I’m sorry, but I did not enjoy this article. As my Mom always tried to teach me, “some things are better left unsaid.” Honest maybe, but this was definitely a downer. I know plenty of folks who raise chickens for egg laying, or pets for the kids on the farm, or for meat for the table. If they have to kill one due to illness or other reasons, they wouldn’t consider embellishing the act by writing a story about it. This goes unsaid for other farm animals that for other reasons may need to go to slaughter; you just do it-you don’t write about it. Thanks for letting me vent.

5. by Fasenfest on Sep 10, 2010 at 9:14 AM PDT

I, on the other hand, very much appreciated the candor. I have often wondered about the practicality of raising chickens in an urban environment and have been waiting for the other shoe, or chicken, to drop as it were. If, after three years, the thrill of chicken raising was alive and well I would take the plunge. If, on the other hand, it seemed more glorious in concept that reality (as these things tend to be) I would pass and keep buying my eggs at the farmer’s market. But I will say, I would love to get my hands on a ready supply of chicken poop - that, more than the eggs, still makes me toy with the notion of expanding my “farm” operation. But thanks for the honesty. I remember when you got those girls and have been following your story.

6. by debra daniels-zeller on Sep 10, 2010 at 9:59 AM PDT

I also appreciated the honesty. A good friend of mine kept a number of chickens for years and recently while she was away for the weekend, a predator broke through her electric fence and savagely killed all the chickens leaving the carnage for my friend to deal with. It’s a riskier endeavor than most articles reveal.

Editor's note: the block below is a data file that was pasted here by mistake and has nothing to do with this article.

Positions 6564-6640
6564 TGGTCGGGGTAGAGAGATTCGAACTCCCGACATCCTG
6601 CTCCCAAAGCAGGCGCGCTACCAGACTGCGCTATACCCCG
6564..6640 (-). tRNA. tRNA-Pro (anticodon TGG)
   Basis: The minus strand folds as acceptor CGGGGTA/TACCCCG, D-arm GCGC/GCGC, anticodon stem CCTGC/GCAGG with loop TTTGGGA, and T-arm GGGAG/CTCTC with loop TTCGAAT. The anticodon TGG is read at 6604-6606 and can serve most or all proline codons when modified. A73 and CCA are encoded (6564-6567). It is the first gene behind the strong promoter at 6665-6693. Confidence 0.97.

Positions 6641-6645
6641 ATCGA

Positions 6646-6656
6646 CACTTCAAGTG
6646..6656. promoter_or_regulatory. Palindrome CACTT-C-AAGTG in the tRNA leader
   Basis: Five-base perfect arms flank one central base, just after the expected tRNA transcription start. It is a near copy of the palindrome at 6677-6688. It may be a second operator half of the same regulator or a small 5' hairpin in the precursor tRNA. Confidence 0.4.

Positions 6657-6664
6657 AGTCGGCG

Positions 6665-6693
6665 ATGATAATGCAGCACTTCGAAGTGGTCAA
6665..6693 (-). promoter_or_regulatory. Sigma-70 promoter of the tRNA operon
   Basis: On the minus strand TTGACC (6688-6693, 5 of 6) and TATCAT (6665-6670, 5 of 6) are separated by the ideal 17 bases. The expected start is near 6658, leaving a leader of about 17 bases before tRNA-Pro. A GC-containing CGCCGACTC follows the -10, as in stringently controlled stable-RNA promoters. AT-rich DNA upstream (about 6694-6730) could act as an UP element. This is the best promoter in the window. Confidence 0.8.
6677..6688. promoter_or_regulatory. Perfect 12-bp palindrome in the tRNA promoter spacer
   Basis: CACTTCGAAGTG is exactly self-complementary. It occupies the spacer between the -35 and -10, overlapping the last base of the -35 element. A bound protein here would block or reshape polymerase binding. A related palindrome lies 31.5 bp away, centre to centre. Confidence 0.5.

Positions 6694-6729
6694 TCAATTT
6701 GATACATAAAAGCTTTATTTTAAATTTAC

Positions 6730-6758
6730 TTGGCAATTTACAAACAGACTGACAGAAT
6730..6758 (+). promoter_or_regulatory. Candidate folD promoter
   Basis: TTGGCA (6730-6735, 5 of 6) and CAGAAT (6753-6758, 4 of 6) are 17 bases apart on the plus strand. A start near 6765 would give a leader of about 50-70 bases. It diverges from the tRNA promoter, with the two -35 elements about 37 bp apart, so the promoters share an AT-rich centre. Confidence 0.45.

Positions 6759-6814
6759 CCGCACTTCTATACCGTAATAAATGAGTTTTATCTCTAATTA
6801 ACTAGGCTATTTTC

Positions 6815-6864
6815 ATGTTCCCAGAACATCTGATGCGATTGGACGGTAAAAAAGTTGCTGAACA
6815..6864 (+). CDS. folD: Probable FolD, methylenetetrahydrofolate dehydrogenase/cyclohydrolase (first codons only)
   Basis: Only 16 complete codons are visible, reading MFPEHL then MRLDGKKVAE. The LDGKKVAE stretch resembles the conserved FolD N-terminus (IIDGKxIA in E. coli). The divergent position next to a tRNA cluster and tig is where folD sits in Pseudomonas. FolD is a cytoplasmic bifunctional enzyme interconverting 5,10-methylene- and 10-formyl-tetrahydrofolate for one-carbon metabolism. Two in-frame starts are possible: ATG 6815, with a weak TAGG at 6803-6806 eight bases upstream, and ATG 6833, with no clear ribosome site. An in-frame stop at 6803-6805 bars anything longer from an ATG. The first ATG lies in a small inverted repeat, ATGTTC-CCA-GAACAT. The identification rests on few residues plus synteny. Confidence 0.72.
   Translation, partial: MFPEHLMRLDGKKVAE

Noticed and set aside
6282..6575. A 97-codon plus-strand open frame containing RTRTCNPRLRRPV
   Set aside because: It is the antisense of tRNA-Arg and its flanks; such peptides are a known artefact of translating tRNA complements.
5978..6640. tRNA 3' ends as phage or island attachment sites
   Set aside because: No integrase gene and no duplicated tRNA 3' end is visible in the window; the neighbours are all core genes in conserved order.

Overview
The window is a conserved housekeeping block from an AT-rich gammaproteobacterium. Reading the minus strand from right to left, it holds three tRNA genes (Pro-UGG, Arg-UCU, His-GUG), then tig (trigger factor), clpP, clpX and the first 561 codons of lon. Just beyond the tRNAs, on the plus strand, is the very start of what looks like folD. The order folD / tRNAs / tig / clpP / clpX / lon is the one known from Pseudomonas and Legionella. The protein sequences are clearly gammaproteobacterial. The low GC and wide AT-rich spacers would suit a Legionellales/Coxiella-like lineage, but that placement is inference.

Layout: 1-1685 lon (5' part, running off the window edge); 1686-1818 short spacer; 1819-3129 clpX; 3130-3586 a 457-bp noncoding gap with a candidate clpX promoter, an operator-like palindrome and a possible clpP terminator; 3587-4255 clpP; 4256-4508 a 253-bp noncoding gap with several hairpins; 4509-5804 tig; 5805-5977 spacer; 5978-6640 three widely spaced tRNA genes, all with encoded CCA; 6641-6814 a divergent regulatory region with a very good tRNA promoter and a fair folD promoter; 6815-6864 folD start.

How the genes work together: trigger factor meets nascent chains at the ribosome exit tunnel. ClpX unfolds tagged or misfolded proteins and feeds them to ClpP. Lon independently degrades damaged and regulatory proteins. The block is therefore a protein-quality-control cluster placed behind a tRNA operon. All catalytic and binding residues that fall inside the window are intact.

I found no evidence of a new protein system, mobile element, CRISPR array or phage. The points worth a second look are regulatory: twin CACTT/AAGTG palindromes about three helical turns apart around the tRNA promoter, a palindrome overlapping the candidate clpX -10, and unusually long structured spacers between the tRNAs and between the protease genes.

7. by Suzanne on Sep 11, 2010 at 9:57 PM PDT

Poor Stevie, Tuffy, and Snoop! I liked your writing style quite entertaining but I got attached to the poor chickens.

8. by Caroline Cummins on Sep 14, 2010 at 3:17 PM PDT

Hey everybody, thanks for all your comments.

We do miss the birds clucking in the morning; we miss their eggs even more. We’ll probably raise chickens again in the future, when our human offspring are older and can appreciate them instead of getting their little fingers pecked.

If you have chickens in the Portland area and are considering dispatching them, Kookoolan Farms offers classes in DIY chicken butchery a few times a year. And if you don’t have chickens of your own but want to learn the techniques involved, the farm will provide you with one of their own live birds.

9. by anonymous on Sep 25, 2010 at 4:59 PM PDT

I remember when I had to help my parents kill a few of our chickens when I was in my early teens. It is always sad to kill something and yet some how when we pull our food out of the freezer that we get from the store we forget about this very real life and death act that happens prior to its tidy little packaging. I believe more people need to own their own food. If this were the case I think obesity in our country would be on the decline. Cause lets face facts...killing and preparing your food from scratch is just not as fun as pulling it from the fridge.

10. by anonymous on Dec 27, 2010 at 3:21 PM PST

I enjoyed this article. We raise chickens but I was raised the city life and never thought I would butcher anything. My thinking has totally changed. I will butcher my chickens, rabbits, quail and goats. Not a pleasant experience but this is the way we choose to eat any meat.

11. by Caroline Cummins on May 14, 2013 at 9:11 PM PDT

And from the blog Northwest Edible Life comes this pragmatic plea: Don't get chickens if you can’t truly commit.